For most people, avoiding one common activity in the workplace could eliminate a significant amount of back pain.
The Huffington Post calls sitting the new smoking. Sitting contorts our spines, compresses our lower disks and narrows blood flow to our lower extremities. If we’re working on a computer, sitting often causes us to hunch our shoulders, crane our necks and strain our eyes.
Research suggests that limiting our sitting to three hours daily could add two years to our lives.
So anyone with back pain who can avoid sitting would be doing themselves a favor.
For everyone else, here are 6 tips to ease the burden of work on your back.
- Get friendly with your computer.
Most people do not work in an ergonomically correct position, putting pressure on their backs, necks and shoulders. An ergonomically preferred position places your body no more than an arm’s length from the computer and mouse, aligning the head and neck just above the shoulders without leaning forward. Your hand should rest comfortably on the mouse with the elbow at the same height as the mouse pad. The monitor should be two or three inches above eye level.
- Demand support from your chair.
A chair must provide lumbar support or it will contribute to back pain. If there is no lumbar support, placing a pillow behind the lower spine will suffice. Chairs that can tilt back at least a little also take pressure off the base of the spine. For anyone already feeling pain, placing ice between the lumbar support and the back for 20 minutes can reduce inflammation. Use a heating pad can loosen up tense muscles for the same effect.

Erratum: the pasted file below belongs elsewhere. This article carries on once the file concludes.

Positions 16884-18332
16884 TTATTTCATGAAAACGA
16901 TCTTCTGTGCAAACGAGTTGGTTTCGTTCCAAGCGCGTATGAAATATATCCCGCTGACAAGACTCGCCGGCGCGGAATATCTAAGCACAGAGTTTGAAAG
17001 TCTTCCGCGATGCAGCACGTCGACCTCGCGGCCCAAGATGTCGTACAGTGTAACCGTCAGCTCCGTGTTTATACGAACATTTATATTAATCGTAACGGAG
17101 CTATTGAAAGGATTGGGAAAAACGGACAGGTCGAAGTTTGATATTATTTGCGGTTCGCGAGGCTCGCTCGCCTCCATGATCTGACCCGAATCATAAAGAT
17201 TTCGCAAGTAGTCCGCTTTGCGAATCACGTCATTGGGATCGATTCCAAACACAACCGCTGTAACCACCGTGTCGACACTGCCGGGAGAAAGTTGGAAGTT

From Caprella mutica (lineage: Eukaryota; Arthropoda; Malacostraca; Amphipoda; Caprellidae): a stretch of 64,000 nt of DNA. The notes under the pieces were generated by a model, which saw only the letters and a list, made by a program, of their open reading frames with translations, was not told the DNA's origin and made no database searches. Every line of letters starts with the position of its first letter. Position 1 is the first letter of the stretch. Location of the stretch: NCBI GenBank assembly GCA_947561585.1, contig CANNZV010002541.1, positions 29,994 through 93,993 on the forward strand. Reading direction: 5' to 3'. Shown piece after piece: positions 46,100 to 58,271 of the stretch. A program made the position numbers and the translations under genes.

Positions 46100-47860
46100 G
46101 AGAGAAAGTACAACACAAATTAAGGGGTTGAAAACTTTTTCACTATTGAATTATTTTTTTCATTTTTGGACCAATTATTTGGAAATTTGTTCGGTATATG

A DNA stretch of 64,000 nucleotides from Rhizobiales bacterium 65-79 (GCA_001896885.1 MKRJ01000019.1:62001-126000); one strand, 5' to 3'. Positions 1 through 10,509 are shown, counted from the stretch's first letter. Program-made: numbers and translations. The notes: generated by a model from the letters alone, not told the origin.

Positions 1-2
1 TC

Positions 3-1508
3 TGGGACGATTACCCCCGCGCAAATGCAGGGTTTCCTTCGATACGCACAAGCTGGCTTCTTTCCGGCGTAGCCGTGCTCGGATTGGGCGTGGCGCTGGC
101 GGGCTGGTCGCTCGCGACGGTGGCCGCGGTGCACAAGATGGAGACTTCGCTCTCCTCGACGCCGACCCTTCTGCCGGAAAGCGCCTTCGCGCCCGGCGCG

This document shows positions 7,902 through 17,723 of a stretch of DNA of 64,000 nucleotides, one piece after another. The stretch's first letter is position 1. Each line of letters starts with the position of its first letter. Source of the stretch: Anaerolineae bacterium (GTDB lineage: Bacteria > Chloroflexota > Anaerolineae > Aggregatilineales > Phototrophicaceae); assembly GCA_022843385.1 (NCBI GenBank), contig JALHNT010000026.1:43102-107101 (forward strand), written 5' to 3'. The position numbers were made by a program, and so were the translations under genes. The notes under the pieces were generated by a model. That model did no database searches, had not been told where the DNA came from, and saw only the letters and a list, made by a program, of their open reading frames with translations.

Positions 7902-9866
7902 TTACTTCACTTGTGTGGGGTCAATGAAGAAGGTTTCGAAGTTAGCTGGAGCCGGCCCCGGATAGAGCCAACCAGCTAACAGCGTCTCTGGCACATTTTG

- Cradle your baby, not your phone.
If it had a lawyer, your body would sue you for neckslaughter every time you pin the phone between your shoulder and ear to free your hands. The intense strain from holding the phone that way for more than a couple of minutes can have a lasting effect on your posture and add to back and neck pain.
- Get up!
Occupational therapists recommend people who sit for long periods take a five-minute break every hour to get up and move around. This can counteract many of the negative effects of sitting by putting load back on the big muscles that were designed to bear it.
- Skip the fat work bag.
Any purse or briefcase that weighs more than 10 percent of your weight is imposing an awful strain on your back. Lighten the load or get a different bag. Once that’s done, make sure it has a long strap so it can be carried across the chest like a messenger bag. That reduces the diagonal load on your back.
- Lift with Your Legs.
Not everyone works in an office. For those who do physical labor, back strain comes in the form of lifting heavy objects incorrectly. Squatting and lifting with the legs, rather than the back, provides the most stable and strongest platform for lifting, and reduces the chances of causing back strain. In addition, heavy objects should be lifted as close to the body as possible because the effective weight multiplies as it moves away from the body.
Whatever you do at work, remember that diet, stretching and exercise are the first steps to keeping a back healthy.